BI vendor Jaspersoft has expanded its software’s support to include pretty much the entire gamut of big data tools available. There might not be much business demand for all these connectors right now, but it’s wise for Jaspersoft to establish its presence in this area early. Read more »


It’s a cloud grab bag, with everything from Amazon Web Services’ new Simple Email Service to debate over cloud APIs to VMware warning that profit margins will stay about the same through 2011. The unifying theme is the steady maturation of cloud technologies and pricing models. Read more »


Mobile-app-analytics startup Flurry is upgrading its data center network with Arista Networks 10 GigE switches, a move designed to improve network performance as Flurry continues to add both terabytes and nodes to its big data system. Is the network the hardware superstar in big data environments? Read more »


Two trends dominate today’s links – Java and stock prices. Some big names in trading have data center operators and set for falling share prices, and in the world of Java it’s a neat inforgraphic and more claims of Google lifting code for Android. Read more »


Myspace’s gradual decline and a recent blog post have me wondering what the flip side is of rapid scaling. I wonder what social-media sites do with their expansive infrastructures once they no longer need them to meet high demand. They can’t just scale them back, right? Read more »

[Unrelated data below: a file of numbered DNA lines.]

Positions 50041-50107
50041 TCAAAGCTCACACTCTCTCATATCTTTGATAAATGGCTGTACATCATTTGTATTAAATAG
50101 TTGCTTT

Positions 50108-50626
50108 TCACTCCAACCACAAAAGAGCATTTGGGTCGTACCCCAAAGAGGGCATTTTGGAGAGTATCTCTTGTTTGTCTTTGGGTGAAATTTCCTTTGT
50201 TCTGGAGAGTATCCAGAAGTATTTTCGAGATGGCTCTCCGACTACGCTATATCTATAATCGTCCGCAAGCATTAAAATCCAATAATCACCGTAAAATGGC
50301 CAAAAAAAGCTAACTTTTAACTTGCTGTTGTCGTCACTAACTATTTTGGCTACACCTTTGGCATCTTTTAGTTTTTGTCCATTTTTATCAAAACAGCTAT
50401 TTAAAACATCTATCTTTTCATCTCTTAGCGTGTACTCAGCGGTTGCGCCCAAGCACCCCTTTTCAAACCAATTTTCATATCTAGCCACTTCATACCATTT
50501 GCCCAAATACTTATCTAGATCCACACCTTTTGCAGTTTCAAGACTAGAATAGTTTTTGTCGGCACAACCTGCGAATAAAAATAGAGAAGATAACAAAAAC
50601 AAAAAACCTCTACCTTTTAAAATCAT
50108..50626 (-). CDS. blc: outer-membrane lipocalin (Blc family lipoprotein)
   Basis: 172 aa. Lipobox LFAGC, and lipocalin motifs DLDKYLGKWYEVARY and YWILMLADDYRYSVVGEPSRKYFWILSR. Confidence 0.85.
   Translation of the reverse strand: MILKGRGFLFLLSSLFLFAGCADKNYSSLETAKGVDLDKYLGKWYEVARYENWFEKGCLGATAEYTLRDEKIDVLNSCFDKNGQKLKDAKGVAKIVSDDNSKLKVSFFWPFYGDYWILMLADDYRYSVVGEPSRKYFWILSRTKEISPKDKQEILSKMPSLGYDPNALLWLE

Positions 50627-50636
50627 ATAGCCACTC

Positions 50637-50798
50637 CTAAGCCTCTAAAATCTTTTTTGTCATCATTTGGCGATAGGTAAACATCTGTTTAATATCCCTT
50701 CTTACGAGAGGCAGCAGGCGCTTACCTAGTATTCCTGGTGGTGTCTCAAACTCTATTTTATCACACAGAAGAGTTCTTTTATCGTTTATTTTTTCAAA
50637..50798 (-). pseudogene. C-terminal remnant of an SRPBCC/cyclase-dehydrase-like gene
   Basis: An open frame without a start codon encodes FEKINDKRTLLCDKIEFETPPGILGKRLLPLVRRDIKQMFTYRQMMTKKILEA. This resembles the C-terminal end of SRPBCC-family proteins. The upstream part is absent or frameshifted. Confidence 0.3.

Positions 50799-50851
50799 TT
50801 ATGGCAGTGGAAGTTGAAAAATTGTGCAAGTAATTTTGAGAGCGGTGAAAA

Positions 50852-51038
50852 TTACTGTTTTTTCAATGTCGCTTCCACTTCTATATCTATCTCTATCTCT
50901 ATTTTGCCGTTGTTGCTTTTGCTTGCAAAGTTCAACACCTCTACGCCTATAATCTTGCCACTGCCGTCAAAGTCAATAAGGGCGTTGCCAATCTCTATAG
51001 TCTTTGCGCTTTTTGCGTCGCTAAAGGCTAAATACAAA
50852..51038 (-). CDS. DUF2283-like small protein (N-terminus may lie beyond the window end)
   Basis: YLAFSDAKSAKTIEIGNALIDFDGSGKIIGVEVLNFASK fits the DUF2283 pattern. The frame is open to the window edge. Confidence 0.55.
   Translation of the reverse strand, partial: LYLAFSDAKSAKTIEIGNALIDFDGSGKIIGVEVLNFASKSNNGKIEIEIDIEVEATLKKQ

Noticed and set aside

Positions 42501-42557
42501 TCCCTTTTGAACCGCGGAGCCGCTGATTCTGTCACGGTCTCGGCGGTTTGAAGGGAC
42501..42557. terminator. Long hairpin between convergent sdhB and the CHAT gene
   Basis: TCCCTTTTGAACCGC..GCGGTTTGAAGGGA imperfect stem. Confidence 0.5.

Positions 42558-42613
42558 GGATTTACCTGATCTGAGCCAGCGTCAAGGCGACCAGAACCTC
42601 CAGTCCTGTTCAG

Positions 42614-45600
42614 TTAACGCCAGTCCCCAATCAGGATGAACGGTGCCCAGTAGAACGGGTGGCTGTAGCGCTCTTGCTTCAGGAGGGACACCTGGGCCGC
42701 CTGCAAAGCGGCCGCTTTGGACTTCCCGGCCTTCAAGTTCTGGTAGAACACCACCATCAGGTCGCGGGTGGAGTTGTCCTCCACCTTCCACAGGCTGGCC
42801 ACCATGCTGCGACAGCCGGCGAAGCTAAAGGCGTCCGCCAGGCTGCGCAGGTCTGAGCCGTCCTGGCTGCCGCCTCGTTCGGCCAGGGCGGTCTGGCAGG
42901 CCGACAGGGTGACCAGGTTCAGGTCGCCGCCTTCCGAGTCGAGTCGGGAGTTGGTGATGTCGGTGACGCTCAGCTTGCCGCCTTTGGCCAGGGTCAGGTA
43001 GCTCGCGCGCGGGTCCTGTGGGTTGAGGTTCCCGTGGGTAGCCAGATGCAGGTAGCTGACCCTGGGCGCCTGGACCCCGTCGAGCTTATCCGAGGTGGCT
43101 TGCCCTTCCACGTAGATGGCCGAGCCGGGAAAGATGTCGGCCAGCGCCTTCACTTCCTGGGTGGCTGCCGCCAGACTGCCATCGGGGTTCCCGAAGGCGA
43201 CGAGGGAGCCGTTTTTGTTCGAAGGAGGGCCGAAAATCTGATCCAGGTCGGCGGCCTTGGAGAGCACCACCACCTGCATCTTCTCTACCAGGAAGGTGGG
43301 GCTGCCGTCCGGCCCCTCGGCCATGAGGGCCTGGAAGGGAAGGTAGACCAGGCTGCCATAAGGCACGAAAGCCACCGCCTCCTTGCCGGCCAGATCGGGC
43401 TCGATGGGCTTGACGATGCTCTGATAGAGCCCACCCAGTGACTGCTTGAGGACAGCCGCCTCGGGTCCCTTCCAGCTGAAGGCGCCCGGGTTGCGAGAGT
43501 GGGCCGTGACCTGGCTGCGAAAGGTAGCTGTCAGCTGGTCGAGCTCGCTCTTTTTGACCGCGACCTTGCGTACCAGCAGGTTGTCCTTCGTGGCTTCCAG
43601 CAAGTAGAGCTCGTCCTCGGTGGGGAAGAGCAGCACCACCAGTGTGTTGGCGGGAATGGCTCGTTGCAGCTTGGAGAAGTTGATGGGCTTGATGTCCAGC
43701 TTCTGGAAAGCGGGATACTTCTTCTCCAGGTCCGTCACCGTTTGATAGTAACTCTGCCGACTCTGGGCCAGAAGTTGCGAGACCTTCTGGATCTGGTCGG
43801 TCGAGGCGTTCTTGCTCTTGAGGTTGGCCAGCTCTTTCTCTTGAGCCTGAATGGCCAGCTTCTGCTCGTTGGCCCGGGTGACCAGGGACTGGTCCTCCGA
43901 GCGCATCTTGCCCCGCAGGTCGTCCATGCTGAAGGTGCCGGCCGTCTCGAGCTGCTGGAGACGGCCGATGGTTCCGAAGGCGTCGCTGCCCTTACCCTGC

It’s an interesting collection of links today, most of which are focused on money — specifically, Google’s sky-high Q4 infrastructure spending and AMD’s continually dismal performance. There’s also a great analysis of the PaaS market post-Elastic Beanstalk and a look at Heroku’s recent security hole. Read more »


If today’s links are any indication, we could see some serious changes to once-lauded IT practices and trends. There’s a call for PaaS evolution, talk that Cisco really does fear Xsigo and even stats showing Rackspace nipping at Amazon’s heels in web hosting. Read more »


The growing Java PaaS market will soon need to make room for CumuLogic, an startup led by a team of Sun Microsystems veterans. The Sun connection is notable because Sun was the Java owner and development leader before its acquisition by Oracle early last year. Read more »